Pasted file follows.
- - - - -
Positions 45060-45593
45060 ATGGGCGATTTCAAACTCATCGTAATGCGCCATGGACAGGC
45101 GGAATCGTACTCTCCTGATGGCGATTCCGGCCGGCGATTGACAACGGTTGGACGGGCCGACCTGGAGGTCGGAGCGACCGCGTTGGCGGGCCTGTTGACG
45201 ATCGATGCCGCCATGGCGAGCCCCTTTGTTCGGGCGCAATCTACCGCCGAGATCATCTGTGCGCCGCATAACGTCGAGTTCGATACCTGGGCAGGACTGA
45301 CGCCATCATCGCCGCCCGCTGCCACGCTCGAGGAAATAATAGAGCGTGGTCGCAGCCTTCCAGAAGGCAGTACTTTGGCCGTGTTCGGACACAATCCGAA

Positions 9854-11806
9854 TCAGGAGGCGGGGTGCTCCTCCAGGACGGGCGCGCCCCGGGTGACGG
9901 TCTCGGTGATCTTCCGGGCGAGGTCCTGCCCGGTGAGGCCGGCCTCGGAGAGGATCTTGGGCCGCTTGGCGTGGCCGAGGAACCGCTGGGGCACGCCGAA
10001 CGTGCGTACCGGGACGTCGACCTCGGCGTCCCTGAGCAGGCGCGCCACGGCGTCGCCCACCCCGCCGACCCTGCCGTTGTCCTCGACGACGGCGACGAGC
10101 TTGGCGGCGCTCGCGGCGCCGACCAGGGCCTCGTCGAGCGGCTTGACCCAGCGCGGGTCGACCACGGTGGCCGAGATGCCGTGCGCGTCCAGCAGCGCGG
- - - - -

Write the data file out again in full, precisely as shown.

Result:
Positions 45060-45593
45060 ATGGGCGATTTCAAACTCATCGTAATGCGCCATGGACAGGC
45101 GGAATCGTACTCTCCTGATGGCGATTCCGGCCGGCGATTGACAACGGTTGGACGGGCCGACCTGGAGGTCGGAGCGACCGCGTTGGCGGGCCTGTTGACG
45201 ATCGATGCCGCCATGGCGAGCCCCTTTGTTCGGGCGCAATCTACCGCCGAGATCATCTGTGCGCCGCATAACGTCGAGTTCGATACCTGGGCAGGACTGA
45301 CGCCATCATCGCCGCCCGCTGCCACGCTCGAGGAAATAATAGAGCGTGGTCGCAGCCTTCCAGAAGGCAGTACTTTGGCCGTGTTCGGACACAATCCGAA

Positions 9854-11806
9854 TCAGGAGGCGGGGTGCTCCTCCAGGACGGGCGCGCCCCGGGTGACGG
9901 TCTCGGTGATCTTCCGGGCGAGGTCCTGCCCGGTGAGGCCGGCCTCGGAGAGGATCTTGGGCCGCTTGGCGTGGCCGAGGAACCGCTGGGGCACGCCGAA
10001 CGTGCGTACCGGGACGTCGACCTCGGCGTCCCTGAGCAGGCGCGCCACGGCGTCGCCCACCCCGCCGACCCTGCCGTTGTCCTCGACGACGGCGACGAGC
10101 TTGGCGGCGCTCGCGGCGCCGACCAGGGCCTCGTCGAGCGGCTTGACCCAGCGCGGGTCGACCACGGTGGCCGAGATGCCGTGCGCGTCCAGCAGCGCGG